Like all divorces, this one is going to be messy.
You’re the judge, so try sorting this out: The complainant files papers saying she’s trapped in a loveless marriage. There’s neglect and even some abuse. The complainant wants full custody of the kid and certain rights and privileges to the house and the bank accounts — none of which would exist if the plaintiff hadn’t built them in the first place.
This is roughly where we sit as people try to divorce Jesus from religion.
The complainant is the solitary Christian, burned out and disenchanted with religion, which the Christian accuses of abandonment. This Christian wants total custody of Jesus, no strings attached, and rights to handle marital assets like doctrine, Scripture, and the sacraments any way desired.
But this is where it gets messy. Divorcing Jesus from religion is harder than it looks.
Jesus established (or depending on your perspective, reformed) religion.
It’s hard to see him as an enemy of (or even disinterested in) religion when he taught doctrines, interpreted Scripture, instructed his disciples to pray, appointed leaders within his movement, instituted ritual sacraments like communion and baptism, allowed his followers to call him rabbi (“teacher”), and said things his followers wrote down and revered as Scripture. Sounds pretty religious to me.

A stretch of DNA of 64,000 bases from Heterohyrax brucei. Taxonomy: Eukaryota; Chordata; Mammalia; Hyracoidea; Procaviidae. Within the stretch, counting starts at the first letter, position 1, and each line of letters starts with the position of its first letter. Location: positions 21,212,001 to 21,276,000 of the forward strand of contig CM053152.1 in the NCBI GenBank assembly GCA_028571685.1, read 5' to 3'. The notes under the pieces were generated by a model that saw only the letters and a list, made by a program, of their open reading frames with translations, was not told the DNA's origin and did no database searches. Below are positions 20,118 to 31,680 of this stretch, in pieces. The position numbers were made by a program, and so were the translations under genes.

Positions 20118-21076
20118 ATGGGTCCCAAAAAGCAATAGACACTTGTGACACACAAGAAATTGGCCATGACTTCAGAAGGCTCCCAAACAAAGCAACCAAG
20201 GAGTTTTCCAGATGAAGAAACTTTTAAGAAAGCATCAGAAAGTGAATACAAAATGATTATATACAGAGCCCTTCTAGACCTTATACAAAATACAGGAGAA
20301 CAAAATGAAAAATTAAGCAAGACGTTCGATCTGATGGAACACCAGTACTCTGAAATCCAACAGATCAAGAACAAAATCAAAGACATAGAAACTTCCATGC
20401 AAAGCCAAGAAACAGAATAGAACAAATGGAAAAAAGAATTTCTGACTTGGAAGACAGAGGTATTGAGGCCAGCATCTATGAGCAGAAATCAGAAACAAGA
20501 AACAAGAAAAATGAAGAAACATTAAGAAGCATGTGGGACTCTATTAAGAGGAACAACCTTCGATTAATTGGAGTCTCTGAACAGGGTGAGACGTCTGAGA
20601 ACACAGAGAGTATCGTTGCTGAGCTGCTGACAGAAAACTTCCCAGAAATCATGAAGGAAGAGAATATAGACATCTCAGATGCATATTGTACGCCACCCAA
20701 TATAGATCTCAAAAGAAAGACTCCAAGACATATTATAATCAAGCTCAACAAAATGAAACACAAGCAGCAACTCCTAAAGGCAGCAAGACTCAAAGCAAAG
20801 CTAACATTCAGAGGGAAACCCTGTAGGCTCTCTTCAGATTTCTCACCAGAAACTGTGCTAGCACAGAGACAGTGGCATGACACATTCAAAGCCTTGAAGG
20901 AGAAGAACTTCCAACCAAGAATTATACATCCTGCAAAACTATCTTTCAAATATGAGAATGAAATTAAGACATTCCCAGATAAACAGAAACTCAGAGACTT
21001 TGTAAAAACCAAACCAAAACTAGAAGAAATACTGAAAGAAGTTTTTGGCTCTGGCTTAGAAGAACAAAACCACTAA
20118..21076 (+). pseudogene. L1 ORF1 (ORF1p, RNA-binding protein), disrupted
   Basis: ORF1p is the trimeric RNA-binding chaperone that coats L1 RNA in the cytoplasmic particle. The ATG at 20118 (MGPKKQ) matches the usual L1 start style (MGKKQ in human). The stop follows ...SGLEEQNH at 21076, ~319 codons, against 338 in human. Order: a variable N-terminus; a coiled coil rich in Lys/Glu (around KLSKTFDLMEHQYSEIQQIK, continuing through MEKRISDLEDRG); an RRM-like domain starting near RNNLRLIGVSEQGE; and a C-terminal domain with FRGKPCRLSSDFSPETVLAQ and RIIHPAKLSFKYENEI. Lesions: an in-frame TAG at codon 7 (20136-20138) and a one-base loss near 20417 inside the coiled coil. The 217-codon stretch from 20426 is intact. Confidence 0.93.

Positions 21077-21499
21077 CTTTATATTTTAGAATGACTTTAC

Alright, what if we only go that far? What if we allow that Jesus embodied and taught something we might begrudgingly call religion? Shouldn’t we be able to separate that from “institutional” religion?
Maybe we need to amend the complaint and divorce Jesus from the church.
I’m afraid that’s just as messy.
After Jesus’ death and resurrection, his apostles assumed control of…what?
The New Testament writings assume an institutional church. The apostles clearly exercise authority.